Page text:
If the current writers strike continues, Hollywood may have to crack open its emergency piggy bank.
With work on television programs almost at a complete standstill, development deals have been dropped, jobs have been cut, and cupboards are starting to look a little bare. Tinseltown is on day 80 of the current strike (only 74 more days to break the all-time record set in 1988), and studios continue to trim the fat off their bloated development slate in an effort to stay afloat.
NBC Universal chief David Zucker confirmed that his company would be cutting back on its pilot season drastically, according to The New York Times. Developing flashy pilots to garner early interest from advertisers has become standard in the business, and in an attempt to outdo each other, networks have raised the average cost of pilots more than twofold, with one-hour shows costing about $7 million.
Many shows don't make it to a second season, and a handful of pilots never even make it to air. NBC U hopes that by not paying for stuff it won't use, it can save about $50 million with a stunted development season.
The same is happening over at other networks, as CBS, The CW, and Fox have all cut several scripts currently in development. All three networks are streamlining their development slate by narrowing their focus on fewer projects.
"Due to the ongoing work stoppage, the CW will be taking a more targeted approach to what is certain to be a truncated pilot season," the network told The Hollywood Reporter. "As a result, we are releasing some scripts that had been in development in order to dedicate our creative energy and resources to those projects we choose to pursue."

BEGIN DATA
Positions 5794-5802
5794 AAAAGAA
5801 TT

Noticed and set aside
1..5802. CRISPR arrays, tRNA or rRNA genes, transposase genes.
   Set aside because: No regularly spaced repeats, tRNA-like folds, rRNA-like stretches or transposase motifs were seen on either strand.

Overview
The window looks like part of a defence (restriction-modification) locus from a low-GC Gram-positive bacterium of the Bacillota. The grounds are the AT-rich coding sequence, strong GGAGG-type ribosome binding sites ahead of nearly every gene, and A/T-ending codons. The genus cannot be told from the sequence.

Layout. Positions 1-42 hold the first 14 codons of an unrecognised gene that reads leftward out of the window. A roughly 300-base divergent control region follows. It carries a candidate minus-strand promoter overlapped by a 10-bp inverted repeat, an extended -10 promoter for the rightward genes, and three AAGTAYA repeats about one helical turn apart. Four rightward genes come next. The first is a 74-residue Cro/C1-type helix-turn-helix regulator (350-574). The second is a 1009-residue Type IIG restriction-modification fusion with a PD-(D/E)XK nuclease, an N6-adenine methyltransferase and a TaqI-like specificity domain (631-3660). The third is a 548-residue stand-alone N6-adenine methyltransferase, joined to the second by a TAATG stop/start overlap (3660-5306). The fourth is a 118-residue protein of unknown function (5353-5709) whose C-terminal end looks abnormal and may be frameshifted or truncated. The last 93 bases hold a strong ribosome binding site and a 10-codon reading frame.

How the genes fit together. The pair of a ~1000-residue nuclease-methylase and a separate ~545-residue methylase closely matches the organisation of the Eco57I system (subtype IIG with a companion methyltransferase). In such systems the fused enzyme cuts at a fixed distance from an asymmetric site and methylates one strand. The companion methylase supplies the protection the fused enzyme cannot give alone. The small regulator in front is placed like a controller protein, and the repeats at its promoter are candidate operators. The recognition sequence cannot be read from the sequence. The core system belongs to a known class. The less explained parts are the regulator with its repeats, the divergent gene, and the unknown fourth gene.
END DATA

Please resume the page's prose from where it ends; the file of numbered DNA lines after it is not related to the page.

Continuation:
The moves were expected from an industry grappling with the strike, and the smart money is on ABC to follow suit shortly. About a week ago, almost all the major networks simultaneously cut dozens of development contracts with major players in the industry.
There's no exact way to measure the cost of the strike to the economy, but one analyst from the Los Angeles Economic Development pegs the price at a whopping $1.5 billion to the Southern Californian economy, according to MSNBC. With awards shows and television programs at a standstill, several types of peripheral Hollywood jobs--makeup artists, valet parkers, caterers, and more--are feeling the pinch.
There is a new glimmer of hope, however. The two feuding sides, the Writers Guild of America (WGA) and Alliance of Motion Picture and Television Producers (AMPTP), have agreed to get back to negotiating for the first time since early December.
For more on the writers strike, check out TV.com's Strike Source, featuring up-to-date statuses on shows, the latest information, and more.